Back at home, Jo Ann Robles didn’t blink twice when her husband of 11 years called to share what God had just told him to do. “He has been speaking about something national, something big,” Jo Ann says. “I wasn’t surprised at all.”
After the initial plan was hatched at a revival in Lubbock, there has been little planning. Jo Ann says the pastor has tried to remain flexible.
“He pulled out a map and looked up possible routes that would get him where he wanted to go,” she says. “But he’s sensitive to the voice of God. If God tells him to get off the beaten path, he does.”
Considering the fact that the love of her life is setting out on a journey fraught with unknowns and potential dangers, the pastor’s wife is remarkably calm. Faith will do that.
“I know he’s totally under the protection of God. Every day I pray for his safety, protection and provision,” she says.
Husband and wife stay connected through Facebook and talk on the phone at least two times a day. “Usually he calls in the morning before he leaves and calls during the day around lunch to tell me where he’s at.”
While he does walk the streets during the day, the generosity of others has made it possible for the pastor to lay his head down and rest his feet in a safe place each evening.
“Every night he will spend a night in a different hotel,” says Jo Ann. “It’s a faith walk totally by God’s provision through other people.”
The pastor’s wife believes God will give her husband physical and spiritual strength for each step of the grueling journey, but she doesn’t discount the help of ordinary strangers.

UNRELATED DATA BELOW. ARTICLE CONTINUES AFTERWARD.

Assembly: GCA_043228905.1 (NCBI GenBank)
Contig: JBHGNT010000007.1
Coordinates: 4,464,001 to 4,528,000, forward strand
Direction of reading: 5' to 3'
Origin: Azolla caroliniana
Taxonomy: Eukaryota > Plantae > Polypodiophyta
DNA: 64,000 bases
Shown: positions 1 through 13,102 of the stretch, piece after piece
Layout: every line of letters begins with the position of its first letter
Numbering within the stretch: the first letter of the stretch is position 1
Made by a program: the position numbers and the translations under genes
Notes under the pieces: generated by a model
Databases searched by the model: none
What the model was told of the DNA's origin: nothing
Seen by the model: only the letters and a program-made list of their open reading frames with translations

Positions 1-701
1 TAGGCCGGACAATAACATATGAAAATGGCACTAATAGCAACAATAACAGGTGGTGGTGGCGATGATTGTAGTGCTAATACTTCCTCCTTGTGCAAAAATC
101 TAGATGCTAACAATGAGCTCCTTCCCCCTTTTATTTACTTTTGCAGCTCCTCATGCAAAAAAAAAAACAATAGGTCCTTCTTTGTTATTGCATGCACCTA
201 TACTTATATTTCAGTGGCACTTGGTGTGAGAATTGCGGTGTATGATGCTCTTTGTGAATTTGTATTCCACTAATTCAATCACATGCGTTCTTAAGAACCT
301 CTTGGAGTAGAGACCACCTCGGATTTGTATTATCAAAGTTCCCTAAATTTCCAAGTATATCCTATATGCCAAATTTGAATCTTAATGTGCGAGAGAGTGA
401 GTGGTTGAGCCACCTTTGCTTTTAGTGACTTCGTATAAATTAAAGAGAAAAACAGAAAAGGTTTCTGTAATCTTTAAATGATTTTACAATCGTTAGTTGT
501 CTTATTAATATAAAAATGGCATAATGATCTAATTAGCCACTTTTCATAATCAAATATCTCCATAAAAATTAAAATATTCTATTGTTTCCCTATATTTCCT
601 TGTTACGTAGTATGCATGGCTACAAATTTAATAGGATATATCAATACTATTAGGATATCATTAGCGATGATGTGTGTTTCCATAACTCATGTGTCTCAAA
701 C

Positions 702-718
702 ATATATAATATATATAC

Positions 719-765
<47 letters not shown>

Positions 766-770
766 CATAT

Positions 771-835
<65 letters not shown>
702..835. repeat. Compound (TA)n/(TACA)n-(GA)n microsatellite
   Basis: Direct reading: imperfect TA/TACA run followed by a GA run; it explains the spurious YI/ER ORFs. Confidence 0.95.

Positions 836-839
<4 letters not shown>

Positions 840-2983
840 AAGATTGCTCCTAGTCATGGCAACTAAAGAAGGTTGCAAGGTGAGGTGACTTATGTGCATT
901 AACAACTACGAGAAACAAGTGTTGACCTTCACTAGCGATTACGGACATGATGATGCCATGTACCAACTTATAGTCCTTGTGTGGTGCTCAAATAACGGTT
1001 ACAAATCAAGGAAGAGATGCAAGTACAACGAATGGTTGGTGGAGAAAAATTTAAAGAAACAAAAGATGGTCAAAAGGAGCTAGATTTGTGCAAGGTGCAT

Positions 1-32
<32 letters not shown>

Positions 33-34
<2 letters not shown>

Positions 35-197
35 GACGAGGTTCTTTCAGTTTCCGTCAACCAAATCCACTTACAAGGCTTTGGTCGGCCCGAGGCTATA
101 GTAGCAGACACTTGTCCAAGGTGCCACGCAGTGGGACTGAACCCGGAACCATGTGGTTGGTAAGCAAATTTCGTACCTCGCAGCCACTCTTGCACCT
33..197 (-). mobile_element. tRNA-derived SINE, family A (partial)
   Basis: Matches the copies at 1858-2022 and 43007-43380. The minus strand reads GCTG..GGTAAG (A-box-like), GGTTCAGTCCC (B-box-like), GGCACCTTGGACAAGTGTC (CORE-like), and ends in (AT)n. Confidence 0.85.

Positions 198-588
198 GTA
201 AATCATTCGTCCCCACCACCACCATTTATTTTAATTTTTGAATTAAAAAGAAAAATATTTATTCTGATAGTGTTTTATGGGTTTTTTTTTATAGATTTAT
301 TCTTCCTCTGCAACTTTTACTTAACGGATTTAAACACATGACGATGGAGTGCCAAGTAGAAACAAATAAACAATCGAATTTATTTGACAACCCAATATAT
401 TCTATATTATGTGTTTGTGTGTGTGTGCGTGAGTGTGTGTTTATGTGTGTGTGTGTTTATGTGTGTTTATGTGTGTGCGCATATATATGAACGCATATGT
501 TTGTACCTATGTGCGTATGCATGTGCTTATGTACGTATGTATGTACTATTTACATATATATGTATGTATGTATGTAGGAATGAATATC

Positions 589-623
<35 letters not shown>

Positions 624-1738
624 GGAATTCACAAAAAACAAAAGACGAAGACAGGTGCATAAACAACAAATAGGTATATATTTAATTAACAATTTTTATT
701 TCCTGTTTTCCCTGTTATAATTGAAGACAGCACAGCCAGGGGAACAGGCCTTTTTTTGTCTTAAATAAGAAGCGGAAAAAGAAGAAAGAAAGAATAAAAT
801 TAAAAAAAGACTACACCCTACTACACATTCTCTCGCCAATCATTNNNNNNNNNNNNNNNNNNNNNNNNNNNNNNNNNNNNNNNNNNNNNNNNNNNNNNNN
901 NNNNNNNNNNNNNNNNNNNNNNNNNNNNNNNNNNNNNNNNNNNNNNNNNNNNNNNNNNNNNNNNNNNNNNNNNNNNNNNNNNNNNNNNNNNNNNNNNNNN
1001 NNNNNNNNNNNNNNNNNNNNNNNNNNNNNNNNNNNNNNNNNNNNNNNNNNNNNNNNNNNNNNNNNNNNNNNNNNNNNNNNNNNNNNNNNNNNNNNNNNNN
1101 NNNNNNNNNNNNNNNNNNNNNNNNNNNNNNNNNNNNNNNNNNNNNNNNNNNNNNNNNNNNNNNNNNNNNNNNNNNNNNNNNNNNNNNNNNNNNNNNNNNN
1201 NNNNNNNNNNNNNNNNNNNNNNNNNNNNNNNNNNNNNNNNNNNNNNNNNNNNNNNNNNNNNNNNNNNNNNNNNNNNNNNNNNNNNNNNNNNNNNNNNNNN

“Log onto Facebook and send him some words of encouragement.”
There are no guarantees
When Pastor Robles beats the odds and finally crosses the finish line, there are no guarantees of a presidential meeting.
He sent a letter to President Obama ahead of his trip signaling his intentions, but Robles’ wife says her husband won’t be disappointed if the long journey doesn’t end the way they want.
“Whether or not the president is available in the White House in that moment, he’s going to be OK with it,” Jo Ann says. “Even if he doesn’t get to speak with President Obama, he will still be at the White House praying outside, speaking to people and hearing their concerns.”
Still, the Robleses believe God has called them to do this and are keeping the faith this trip will somehow make a difference.
“You know I’m like every other American,” Pastor Robles says. “I’m concerned about America.”
After progressing all the way to San Antonio on Friday, Robles returned by truck to Kerrville for special church services over the weekend. Being in close proximity to home allows that luxury.
Come next Monday, he will be dropped off at the place where he last left off and continue walking for the remainder of the mission, not knowing when he’ll see home again.
To the passerby who wonders where his strength comes from, Pastor Robles directs people to read the inscription on the side of the cross he bears.
“The cross says 'Jesus is Lord, Jesus is alive.'” Robles says. “I’m proud to be an American, and I’m proud to be born again.”
He's a small-town Texas preacher with a tankful of faith for wherever this long road leads.